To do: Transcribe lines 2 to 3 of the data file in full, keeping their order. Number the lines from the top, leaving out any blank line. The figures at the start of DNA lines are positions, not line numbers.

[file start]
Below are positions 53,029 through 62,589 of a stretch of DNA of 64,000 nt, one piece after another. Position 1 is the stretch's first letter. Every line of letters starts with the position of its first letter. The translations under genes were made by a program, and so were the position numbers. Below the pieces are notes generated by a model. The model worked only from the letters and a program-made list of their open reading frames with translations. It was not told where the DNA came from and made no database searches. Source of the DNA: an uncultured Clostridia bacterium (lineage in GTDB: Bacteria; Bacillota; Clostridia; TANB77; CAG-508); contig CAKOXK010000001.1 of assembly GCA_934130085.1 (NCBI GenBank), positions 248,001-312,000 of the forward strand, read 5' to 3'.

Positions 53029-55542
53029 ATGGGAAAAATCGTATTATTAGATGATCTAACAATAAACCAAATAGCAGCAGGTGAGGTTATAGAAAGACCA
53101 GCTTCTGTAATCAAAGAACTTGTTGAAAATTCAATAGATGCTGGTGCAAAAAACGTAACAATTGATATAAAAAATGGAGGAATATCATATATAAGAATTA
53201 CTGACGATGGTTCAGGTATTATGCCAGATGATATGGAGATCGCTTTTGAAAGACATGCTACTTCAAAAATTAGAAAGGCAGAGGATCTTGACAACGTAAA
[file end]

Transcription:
Positions 53029-55542
53029 ATGGGAAAAATCGTATTATTAGATGATCTAACAATAAACCAAATAGCAGCAGGTGAGGTTATAGAAAGACCA